Cholesterol-lowering drugs may work against typhoid
Medical researchers and pharmaceutical companies are constantly looking for new uses for existing and proven medications, but it's likely no one saw this coming: cholesterol-lowering drugs might also work against typhoid and other infectious diseases, according to a new study in the Proceedings of the National Academy of Sciences.
Why it matters: There are more than 21 million cases of typhoid fever every year, killing more than 200,000 people annually — mostly in countries with poor sanitation and limited access to clean water. "The findings raise the intriguing possibility that cholesterol-lowering drugs, combined with vaccines, might help protect against typhoid," the researchers wrote.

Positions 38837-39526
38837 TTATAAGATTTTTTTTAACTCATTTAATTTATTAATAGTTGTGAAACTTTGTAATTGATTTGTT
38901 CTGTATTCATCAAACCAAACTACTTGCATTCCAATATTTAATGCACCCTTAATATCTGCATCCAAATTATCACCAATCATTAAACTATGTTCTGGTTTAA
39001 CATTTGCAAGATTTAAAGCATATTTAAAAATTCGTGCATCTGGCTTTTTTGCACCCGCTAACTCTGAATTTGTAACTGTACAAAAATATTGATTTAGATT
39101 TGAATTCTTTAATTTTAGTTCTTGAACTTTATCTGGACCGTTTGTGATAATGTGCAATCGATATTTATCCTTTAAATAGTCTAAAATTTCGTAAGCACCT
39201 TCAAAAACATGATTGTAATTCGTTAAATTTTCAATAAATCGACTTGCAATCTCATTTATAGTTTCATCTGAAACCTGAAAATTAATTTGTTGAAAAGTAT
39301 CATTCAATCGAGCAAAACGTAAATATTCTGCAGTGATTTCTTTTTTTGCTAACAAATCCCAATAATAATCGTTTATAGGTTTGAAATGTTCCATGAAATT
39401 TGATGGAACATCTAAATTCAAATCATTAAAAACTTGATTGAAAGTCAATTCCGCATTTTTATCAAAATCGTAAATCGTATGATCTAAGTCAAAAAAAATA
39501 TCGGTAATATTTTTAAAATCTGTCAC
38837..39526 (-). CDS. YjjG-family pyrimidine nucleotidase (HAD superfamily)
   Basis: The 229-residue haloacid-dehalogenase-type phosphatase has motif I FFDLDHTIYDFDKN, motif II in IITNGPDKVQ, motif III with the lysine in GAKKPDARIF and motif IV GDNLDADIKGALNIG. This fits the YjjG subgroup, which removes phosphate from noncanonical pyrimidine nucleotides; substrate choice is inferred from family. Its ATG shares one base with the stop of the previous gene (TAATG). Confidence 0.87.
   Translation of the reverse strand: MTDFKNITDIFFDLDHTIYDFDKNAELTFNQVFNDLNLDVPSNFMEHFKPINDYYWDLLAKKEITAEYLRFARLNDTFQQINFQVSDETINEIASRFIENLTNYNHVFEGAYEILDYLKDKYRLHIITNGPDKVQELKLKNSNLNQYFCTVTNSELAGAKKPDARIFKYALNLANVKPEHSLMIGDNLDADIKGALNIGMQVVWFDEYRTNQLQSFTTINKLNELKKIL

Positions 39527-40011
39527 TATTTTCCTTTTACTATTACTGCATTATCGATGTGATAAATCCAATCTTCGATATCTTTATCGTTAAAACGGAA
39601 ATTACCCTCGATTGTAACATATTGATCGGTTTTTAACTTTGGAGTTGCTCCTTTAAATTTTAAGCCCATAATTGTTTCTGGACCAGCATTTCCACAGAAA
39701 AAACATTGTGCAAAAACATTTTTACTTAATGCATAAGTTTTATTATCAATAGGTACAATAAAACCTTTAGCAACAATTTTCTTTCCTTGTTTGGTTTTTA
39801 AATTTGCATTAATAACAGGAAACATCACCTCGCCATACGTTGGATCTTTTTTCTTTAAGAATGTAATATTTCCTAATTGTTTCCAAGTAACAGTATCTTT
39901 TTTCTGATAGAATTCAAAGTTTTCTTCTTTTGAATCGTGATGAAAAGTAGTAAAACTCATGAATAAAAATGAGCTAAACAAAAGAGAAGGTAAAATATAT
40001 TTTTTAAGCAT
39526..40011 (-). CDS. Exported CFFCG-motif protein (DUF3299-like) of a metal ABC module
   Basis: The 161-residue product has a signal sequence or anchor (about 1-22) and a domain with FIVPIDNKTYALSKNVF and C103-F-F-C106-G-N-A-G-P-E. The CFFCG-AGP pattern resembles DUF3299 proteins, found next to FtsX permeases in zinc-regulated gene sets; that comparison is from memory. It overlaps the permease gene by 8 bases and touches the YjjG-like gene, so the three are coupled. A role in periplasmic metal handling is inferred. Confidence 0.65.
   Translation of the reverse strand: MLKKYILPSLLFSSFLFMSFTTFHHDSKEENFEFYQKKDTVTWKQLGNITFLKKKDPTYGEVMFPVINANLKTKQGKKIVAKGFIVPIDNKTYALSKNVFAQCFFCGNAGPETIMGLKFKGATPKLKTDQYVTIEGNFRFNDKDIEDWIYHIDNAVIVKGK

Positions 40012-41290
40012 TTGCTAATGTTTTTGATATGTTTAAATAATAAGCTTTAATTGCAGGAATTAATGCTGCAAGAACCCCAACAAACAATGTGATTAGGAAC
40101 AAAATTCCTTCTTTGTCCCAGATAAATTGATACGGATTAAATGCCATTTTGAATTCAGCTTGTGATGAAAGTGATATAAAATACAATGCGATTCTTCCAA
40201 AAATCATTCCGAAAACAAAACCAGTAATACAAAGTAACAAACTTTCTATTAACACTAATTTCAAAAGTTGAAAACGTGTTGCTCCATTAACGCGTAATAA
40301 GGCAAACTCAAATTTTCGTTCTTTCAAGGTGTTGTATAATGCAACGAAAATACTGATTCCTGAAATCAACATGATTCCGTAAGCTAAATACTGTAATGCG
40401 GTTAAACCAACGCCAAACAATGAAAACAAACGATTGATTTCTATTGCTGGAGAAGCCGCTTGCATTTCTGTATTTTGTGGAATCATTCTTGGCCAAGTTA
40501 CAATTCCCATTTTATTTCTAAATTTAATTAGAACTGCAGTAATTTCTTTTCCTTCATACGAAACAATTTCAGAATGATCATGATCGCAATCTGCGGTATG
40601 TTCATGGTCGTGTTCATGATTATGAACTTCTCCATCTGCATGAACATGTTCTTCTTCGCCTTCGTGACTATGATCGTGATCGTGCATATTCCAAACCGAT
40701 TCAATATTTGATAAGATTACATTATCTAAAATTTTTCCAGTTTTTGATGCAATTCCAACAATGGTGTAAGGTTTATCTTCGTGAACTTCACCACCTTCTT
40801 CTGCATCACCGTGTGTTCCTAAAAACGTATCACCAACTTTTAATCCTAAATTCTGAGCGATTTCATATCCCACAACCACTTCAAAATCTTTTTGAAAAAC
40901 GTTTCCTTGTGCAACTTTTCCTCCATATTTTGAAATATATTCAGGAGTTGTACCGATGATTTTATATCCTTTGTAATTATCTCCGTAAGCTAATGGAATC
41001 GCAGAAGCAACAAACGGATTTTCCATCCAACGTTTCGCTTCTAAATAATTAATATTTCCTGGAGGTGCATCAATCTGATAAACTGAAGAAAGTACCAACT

What they found: Duke University researchers accidentally discovered that statins — which can lower cholesterol and hedge against the risk of heart attacks — might also work against typhoid while they were studying ways in which bacteria infected cells in some people and not others.
- They found that a genetic variation is associated with whether bacteria that cause typhoid could enter cells — and the cells it could enter had higher levels of cholesterol on their membranes.
- The same variation was associated with a risk for typhoid fever in a group of 1000 Vietnamese people whose DNA they tested.
- The researchers also treated zebrafish with a cholesterol-lowering drug and found it reduced their susceptibility to typhoid infection.